TIP OF THE WEEK
Here are some easy tips to help you see results:
— Selecting more medium- to low-glycemic (low-GI) diet foods will help you maximize the performance of your workout or exercise. Tip: If you are doing endurance exercises, try consuming a moderate- to low-GI meal before exercising for sustained carb availability.
— Does following a low-GI diet mean you have to give up your favorite sweet treats? Fortunately not. Tip: Try a healthy twist on the old standard peanut butter cookie made with peanut butter, no added sugar and zero sodium, according to https://fifty50foods.com.
— Can you eat out and maintain a low-GI diet? Yes, you can. Many restaurant menus feature healthier foods that are lower on the GI so you can dine at your favorite spot without guilt. Tip: Do your homework in advance to identify the low-GI selections on the menu.
Philbin’s health regimen a decade after bypass surgery
It has been 10 years since Regis Philbin underwent triple bypass surgery, and since then he has been working diligently to ensure he makes it another 10 or more without a heart episode.
Today Philbin works to protect his heart health and keep his cholesterol in check with a simple and effective plan — he monitors his diet strictly, mostly choosing chicken and fish over beef, and follows a strict treatment regimen that includes the right statin medication for him.
To learn more about statin medications for high cholesterol and how to support your own health, visit www.TakeCholesteroltoHeart.com.
Tips for better health
The Academy of Nutrition and Dietetics offers the following food, nutrition and physical activity tips to help you dedicate yourself to a healthy lifestyle.
1. Eat breakfast.
2. Make half your plate fruits and vegetables.
3. Watch portion sizes.
4. Be active.
5. Fix healthy snacks.
6. Get to know food labels.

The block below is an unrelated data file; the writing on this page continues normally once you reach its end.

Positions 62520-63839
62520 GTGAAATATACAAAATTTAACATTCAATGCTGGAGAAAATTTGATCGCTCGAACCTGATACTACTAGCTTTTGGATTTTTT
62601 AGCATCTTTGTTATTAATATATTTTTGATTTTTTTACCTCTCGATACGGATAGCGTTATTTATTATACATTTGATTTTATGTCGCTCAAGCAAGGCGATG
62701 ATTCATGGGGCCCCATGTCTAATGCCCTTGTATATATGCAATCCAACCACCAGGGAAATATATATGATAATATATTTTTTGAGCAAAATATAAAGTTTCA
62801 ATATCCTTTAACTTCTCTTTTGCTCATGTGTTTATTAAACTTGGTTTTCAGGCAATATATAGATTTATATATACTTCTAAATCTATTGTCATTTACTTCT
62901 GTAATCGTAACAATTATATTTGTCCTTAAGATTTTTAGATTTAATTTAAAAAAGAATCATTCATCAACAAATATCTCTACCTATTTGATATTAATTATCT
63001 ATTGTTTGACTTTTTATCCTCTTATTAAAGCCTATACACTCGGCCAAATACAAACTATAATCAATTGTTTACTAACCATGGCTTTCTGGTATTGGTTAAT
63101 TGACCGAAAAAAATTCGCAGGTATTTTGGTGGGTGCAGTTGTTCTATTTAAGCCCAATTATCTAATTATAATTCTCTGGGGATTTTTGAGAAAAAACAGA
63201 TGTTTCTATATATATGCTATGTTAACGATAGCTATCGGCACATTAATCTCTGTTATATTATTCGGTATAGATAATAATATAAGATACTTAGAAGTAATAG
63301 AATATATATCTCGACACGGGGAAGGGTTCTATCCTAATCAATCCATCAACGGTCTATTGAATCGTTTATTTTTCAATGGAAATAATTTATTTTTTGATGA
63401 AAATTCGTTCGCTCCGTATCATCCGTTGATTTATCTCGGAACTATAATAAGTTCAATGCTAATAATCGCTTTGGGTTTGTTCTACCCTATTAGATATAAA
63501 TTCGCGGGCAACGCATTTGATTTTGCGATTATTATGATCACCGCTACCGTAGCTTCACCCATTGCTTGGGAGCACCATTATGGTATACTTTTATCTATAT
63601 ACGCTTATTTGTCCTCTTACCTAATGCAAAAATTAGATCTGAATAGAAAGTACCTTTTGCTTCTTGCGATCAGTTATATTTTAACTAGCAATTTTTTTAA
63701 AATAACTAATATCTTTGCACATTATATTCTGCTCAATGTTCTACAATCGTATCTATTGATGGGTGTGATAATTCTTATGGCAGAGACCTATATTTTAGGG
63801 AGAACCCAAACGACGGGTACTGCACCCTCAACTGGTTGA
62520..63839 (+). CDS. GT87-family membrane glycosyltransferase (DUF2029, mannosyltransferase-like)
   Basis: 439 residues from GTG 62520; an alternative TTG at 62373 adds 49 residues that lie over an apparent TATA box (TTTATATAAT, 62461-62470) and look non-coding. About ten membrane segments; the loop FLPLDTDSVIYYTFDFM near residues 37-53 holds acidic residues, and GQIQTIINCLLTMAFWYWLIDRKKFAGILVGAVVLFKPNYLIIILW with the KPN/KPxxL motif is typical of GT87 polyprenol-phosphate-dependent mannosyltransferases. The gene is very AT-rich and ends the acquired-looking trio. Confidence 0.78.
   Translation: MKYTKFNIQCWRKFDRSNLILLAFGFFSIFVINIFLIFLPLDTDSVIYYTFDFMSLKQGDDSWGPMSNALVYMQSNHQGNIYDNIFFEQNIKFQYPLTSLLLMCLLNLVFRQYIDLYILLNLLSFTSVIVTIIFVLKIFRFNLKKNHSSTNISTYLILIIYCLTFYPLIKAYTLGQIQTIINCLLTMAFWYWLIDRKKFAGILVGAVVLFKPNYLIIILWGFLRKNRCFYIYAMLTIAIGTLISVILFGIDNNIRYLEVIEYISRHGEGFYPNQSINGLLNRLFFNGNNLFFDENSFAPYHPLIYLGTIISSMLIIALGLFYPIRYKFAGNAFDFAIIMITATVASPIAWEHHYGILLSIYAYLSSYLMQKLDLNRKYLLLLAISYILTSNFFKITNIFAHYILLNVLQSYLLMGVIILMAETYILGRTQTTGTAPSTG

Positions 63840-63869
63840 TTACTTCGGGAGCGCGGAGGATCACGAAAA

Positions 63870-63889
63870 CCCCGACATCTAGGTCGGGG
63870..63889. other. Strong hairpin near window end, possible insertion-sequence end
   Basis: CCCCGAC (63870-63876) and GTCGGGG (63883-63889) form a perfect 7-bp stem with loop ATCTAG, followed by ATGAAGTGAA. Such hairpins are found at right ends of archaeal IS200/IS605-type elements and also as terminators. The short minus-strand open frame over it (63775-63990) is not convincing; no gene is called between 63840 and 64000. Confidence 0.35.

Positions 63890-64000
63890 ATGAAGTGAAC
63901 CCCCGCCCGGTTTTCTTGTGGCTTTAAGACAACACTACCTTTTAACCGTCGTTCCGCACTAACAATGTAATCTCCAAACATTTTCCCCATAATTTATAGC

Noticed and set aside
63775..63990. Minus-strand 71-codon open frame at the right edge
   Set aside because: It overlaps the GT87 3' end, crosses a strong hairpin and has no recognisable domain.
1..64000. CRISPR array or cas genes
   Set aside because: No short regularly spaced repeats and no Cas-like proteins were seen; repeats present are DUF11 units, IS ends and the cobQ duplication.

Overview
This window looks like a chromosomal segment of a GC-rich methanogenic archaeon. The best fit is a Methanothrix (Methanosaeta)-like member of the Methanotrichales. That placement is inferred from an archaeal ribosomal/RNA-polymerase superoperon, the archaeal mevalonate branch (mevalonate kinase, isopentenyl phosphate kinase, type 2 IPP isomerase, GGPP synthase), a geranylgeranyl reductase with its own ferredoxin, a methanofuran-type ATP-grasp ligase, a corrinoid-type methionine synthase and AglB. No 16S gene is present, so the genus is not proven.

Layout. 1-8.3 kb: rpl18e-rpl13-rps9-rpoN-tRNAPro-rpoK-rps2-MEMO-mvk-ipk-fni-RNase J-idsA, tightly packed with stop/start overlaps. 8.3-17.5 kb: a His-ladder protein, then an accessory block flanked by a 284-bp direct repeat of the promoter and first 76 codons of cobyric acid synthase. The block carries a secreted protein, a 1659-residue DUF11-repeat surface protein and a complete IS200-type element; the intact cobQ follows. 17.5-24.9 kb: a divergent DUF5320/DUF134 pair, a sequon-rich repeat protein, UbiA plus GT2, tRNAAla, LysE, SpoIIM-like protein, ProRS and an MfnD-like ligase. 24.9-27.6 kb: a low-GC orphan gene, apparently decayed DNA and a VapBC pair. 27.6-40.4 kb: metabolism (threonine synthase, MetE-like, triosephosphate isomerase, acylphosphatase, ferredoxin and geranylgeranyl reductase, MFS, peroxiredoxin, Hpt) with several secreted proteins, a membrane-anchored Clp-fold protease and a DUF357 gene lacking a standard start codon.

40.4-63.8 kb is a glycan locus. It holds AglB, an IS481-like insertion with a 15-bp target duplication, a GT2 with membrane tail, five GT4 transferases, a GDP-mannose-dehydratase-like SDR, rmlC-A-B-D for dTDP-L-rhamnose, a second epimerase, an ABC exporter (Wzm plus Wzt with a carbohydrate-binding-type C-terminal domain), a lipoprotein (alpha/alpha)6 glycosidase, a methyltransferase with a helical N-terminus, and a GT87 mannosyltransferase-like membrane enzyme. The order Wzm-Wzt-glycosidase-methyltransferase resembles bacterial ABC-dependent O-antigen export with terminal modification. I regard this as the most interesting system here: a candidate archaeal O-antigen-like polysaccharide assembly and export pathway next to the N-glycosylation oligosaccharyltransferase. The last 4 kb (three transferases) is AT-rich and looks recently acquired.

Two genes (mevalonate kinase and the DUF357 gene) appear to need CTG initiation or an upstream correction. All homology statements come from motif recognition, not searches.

7. Consult a registered dietitian.
8. Follow food safety guidelines.
9. Get cooking.
10. Dine out without ditching your goals.
11. Plan family meal time — without TV or electronics.
12. Liven up those brown bag lunches.
13. Drink more water.
14. Explore new foods and flavors, especially fruits and vegetables.
15. Eat seafood twice a week.
16. Cut back on added sugars.
17. Experiment with more plant-based meals.
For more food and nutrition information, visit www.eatright.org.
Digital pill approved by FDA
The U.S. Food and Drug Administration approved the use of a digital pill that is designed to monitor how and when a patient takes medication for certain mental health disorders on Nov. 13. FDA officials said tracking a pill’s digestion could be useful for some patients who have trouble taking medication as prescribed. Abilify MyCite is an anti-psychotic medication with an embedded sensor and is designed to be used for schizophrenia, acute treatment of manic and mixed episodes associated with bipolar I disorder and for use as an add-on treatment for depression in adults, according to the FDA. After the pill is consumed, the sensor sends a message to a wearable patch which relays the information to a mobile application to track the ingestion of the medicine. Patients can allow access to caregivers and physicians to the tracking system with their permission.
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